I do recommend trying pmia or pima or all other possible combinations before deciding which suits you best (ie which you find you can play most evenly). Theoretically we should be able to play any combination well but life is too short & realistically most players will stick with one. There's no reason why it must be pami. As I said, I prefer pmia. I think I find pami harder to play evenly because you're plucking the weakest finger immediately after the strongest finger. This often results in a fractionally longer time gap between p & a or worse, p followed by pause, triplet! Pmia is the order of my strongest to weakest finger & feels most natural to me.

It's not rocket science, as they say.....

Impresario
Posts: 23
Joined: Sat Jul 21, 2018 11:19 am

Re: Tremolo

Post by Impresario » Wed Aug 01, 2018 10:15 am

Conall, would you find it excessively brutal on my behalf if I asked you to post a video substantiating your claims with regards to tremolo technique mastery?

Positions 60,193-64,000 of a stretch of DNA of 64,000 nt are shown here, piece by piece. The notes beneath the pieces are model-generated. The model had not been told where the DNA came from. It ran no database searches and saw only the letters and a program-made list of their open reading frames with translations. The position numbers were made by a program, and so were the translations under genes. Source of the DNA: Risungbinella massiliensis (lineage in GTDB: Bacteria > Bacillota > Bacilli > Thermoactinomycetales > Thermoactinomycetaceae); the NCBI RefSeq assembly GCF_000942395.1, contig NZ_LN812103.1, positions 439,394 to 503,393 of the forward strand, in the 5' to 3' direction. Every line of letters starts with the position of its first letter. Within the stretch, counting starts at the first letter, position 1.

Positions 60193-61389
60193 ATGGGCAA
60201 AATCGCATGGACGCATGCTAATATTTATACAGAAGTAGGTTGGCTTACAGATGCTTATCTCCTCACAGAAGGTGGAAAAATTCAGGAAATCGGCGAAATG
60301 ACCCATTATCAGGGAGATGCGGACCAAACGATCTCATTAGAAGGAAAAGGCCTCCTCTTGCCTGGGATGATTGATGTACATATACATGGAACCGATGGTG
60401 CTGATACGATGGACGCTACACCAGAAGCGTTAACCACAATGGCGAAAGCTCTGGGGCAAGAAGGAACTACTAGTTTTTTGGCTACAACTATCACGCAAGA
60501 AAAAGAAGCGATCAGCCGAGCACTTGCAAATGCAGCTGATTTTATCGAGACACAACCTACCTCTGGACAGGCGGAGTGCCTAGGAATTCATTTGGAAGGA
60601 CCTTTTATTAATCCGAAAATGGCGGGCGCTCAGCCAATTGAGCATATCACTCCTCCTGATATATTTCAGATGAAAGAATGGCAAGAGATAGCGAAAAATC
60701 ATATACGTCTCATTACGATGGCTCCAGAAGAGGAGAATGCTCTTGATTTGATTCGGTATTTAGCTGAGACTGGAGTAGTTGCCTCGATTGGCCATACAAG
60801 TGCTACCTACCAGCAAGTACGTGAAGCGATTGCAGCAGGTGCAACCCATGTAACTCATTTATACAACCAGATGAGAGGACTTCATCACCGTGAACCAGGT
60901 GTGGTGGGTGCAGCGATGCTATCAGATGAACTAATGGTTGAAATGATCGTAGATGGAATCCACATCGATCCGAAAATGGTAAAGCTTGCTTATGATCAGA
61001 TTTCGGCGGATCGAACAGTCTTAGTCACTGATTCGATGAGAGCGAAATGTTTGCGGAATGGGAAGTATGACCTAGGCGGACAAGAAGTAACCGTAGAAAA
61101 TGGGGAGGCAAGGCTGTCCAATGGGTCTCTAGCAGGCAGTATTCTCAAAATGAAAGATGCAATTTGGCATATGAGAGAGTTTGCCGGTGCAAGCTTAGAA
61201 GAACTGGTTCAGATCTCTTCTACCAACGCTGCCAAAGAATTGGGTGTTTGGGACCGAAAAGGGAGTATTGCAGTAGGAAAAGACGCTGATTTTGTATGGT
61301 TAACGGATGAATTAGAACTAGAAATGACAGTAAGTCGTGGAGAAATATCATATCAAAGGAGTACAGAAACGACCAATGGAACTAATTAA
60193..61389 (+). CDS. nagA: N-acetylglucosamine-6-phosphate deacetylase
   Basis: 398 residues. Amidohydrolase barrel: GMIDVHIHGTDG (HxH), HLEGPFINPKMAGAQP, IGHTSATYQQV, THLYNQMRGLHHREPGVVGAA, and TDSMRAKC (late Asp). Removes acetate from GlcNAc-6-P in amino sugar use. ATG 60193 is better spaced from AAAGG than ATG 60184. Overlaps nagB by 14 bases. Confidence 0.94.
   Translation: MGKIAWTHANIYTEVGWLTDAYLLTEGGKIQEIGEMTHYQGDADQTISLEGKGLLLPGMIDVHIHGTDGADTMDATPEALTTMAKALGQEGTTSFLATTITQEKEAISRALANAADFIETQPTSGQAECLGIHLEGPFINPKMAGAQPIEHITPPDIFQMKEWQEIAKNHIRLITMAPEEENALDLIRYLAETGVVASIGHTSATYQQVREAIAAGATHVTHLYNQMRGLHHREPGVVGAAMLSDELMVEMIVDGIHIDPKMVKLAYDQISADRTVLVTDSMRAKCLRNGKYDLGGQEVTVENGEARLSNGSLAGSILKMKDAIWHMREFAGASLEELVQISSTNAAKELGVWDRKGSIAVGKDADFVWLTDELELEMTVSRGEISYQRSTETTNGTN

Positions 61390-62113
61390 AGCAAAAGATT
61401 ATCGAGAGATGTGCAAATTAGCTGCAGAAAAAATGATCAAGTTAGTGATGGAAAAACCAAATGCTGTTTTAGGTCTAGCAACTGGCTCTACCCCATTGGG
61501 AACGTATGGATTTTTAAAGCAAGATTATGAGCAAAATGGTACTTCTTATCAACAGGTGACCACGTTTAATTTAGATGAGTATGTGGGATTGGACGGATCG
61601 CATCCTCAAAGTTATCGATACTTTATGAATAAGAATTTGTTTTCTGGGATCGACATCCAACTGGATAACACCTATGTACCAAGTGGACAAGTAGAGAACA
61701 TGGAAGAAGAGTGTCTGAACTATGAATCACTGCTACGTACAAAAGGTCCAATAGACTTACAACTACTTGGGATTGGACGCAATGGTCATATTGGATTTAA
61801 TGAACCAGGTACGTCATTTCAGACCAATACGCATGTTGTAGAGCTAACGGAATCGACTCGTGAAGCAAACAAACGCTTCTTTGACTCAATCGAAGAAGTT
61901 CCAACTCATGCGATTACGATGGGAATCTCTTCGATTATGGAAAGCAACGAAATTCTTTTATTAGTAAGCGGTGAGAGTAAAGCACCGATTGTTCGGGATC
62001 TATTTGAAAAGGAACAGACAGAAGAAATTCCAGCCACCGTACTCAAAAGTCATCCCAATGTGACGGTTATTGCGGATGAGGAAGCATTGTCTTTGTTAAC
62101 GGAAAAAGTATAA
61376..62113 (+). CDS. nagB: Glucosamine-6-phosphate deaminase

Conall
Posts: 398
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Location: Scotland

Re: Tremolo

Post by Conall » Wed Aug 01, 2018 10:58 am

Impresario wrote:
Wed Aug 01, 2018 10:15 am
Conall, would you find it excessively brutal on my behalf if I asked you to post a video substantiating your claims with regards to tremolo technique mastery?
Good point: - I don't claim to be a master, just a player & teacher for decades. I've regularly played Recuerdos & similar in public with no worries (other than the odd memory lapse).

I'll try to get round to posting at some point - but in the meantime - anyone here who is struggling with tremolo (but has solid tirando technique) and who has many free hours (preferably a whole Summer!) & lots of patience feel free to try my approach (no doubt similar to some other teachers') - particularly if another approach has not worked for them. I don't believe I'm proposing anything radical, just good tirando, logic, time, practice & maybe experimentation with tremolo patterns other than pami.

Conall
Posts: 398
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Location: Scotland

Re: Tremolo

Post by Conall » Wed Aug 01, 2018 11:15 am

I forgot to add that I also play chromatic single note scales using pmia (or pami / whatever). That gives you a very good indication of evenness or lack of it!

Hunt-man
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Location: Portland, OR

Re: Tremolo

Post by Hunt-man » Wed Aug 01, 2018 3:12 pm

As I remember Anna Vidovic tremolo's using imim only.... she's an ok player, right?
;)

guit-box
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Re: Tremolo